My Guidelines for Government

Government has been giving me guidelines for decades. “Just say no.” “If you see something, say something.” “Put your tray table up and your seat in the upright position.” During Covid, though, the government guidelines started to feel all-encompassing. “Wear a face mask at all times.” “Wash your hands regularly.” “Keep six feet of distance.” “Get vaccinated.” “Bring your vaccine card.” “Avoid gatherings.” “Get boosted.”

At risk of sounding arrogant, I’ve always found government guidelines to be banal at best, and tyrannically absurd at worst. As a result, I don’t think I should listen to any existing government.

Instead, they should listen to me.

Until now, however, I’ve never really told the world’s governments what they ought to be doing. My bad, but I’m ready to make amends. Here, in no particular order, are my Guidelines for Government.

Guidelines for Government

  1. Never ask for more than you want. Don’t say, “Wear a mask at all times” if you allow people to remove their masks to eat and drink.
  2. When you discover that a rule is ineffective or counter-productive, end it immediately and loudly. If small electronics don’t really crash planes, don’t make travelers put away their small electronics during takeoff and landing for an extra decade. If you determine that fomite transmission is negligible, don’t quietly deemphasize the danger. Instead, tear down all the propaganda about sanitizing surfaces, and try to put people’s minds at ease.
  3. Don’t seek a reputation for sticking with established rules come hell or high water. Instead, seek a reputation for scrupulous self-correction. Emerson was right: “A foolish consistency is the hobgoblin of little minds.”
  4. Think before you preach. Ask yourself, “What reason do I have to believe that I know better than most people?” If you have no compelling answer, shut up and do nothing.
  5. Count when you think. Don’t just say, “This rule makes people safer.” Ask, “How much safer? And at what cost?”
  6. Measure what counts! Before you wage a war to save lives, measure both the lives you’ll save and the lives you’ll destroy. Before you require masks, measure the risk reduction.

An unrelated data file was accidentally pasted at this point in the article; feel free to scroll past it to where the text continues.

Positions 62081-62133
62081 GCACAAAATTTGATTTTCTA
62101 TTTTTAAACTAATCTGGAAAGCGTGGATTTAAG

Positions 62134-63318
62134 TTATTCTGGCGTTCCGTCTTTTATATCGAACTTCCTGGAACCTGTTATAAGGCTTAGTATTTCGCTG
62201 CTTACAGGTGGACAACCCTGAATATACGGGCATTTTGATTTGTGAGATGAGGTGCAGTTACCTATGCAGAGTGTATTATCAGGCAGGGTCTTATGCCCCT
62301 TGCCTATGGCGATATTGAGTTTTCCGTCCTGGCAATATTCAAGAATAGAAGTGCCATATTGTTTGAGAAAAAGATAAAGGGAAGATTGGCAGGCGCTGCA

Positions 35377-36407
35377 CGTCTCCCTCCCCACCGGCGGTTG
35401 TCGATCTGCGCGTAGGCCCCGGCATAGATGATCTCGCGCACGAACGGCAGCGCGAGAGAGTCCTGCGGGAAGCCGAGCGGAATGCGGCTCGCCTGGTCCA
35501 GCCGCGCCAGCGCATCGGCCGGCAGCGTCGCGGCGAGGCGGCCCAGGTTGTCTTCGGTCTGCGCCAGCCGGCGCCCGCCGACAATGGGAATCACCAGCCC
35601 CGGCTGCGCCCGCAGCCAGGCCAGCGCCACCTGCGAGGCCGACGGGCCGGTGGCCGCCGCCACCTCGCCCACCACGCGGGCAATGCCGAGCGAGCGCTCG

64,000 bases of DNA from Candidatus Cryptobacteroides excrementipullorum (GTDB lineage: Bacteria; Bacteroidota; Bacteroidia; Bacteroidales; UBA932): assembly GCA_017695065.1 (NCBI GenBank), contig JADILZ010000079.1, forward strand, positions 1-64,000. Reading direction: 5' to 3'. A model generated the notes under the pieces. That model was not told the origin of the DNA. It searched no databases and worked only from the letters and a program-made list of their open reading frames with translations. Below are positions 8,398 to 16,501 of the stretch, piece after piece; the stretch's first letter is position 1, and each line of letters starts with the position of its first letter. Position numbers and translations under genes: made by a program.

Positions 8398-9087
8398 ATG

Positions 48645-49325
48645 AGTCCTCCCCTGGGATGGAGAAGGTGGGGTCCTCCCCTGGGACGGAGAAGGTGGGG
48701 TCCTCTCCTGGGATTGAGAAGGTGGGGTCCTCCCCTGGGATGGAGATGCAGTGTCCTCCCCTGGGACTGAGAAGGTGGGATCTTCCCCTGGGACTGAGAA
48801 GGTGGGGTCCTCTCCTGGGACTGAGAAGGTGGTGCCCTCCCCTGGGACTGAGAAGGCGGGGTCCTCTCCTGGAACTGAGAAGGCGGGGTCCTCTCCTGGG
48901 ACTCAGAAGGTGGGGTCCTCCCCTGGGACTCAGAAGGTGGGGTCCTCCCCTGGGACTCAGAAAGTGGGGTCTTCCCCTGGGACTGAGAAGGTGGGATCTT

7. Always consider the convenience of the ruled. Due to Social Desirability Bias, explicitly valuing convenience is awkward. Government should shield the public from this awkwardness by habitually asking, “Isn’t this too inconvenient?” on the public’s behalf.
  8. Avoid hyperbole. “Two weeks to flatten the curve” was a strangely honest slogan. “Together we can defeat Covid-19” was not.
  9. Don’t move the goalposts. If you ask for two weeks to flatten the curve, then in two weeks you should loudly announce, “Your two weeks are up. Time to go back to work.”
  10. Develop emergency plans in advance so you don’t flip out in the face of disaster. That’s the main point of having an emergency plan, after all – to figure out the best course of action when you have ample time to calmly think.
  11. When emergency strikes, stick to your original plan. Decision-making under stress is notoriously terrible. When you “pivot,” you’re probably pivoting for the worse.
  12. If your original plan was to do nothing, do nothing. Don’t freak out and succumb to Action Bias.
  13. Don’t repeat the obvious: “We’re in a pandemic!” “This is war!” Give dissenters a little credit. They almost always know there’s a problem; they just disagree with your remedies. Maybe with good reason.
  14. Whenever you feel self-righteous, try to feel some self-doubt instead. Why? Because self-righteousness comes naturally to everyone, but self-doubt usually requires impulse control.
  15. Whenever you adopt a new rule, abolish two old rules.
  16. If this seems like a long list of guidelines for government to follow, think about how many guidelines government expects others to follow.
  17. Never forget the Spiderman Principle: “With great power comes great responsibility.” The more power you have over society, the more responsibility you have to second-guess your own wisdom and respect for the rights of innocent bystanders.

If you know how to start looping my guidelines over every government P.A. system on Earth, please make it happen.

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Bryan Caplan is Professor of Economics at George Mason University and Senior Scholar at the Mercatus Center. He is the author of The Myth of the Rational Voter: Why Democracies Choose Bad Policies, named “the best political book of the year” by the New York Times, and Selfish Reasons to Have More Kids: Why Being a Great Parent Is Less Work and More Fun Than You Think. He has published in the New York Times, the Washington Post, the Wall Street Journal, the American Economic Review, the Economic Journal, the Journal of Law and Economics, and Intelligence, and has appeared on 20/20, FoxNews, and C-SPAN.

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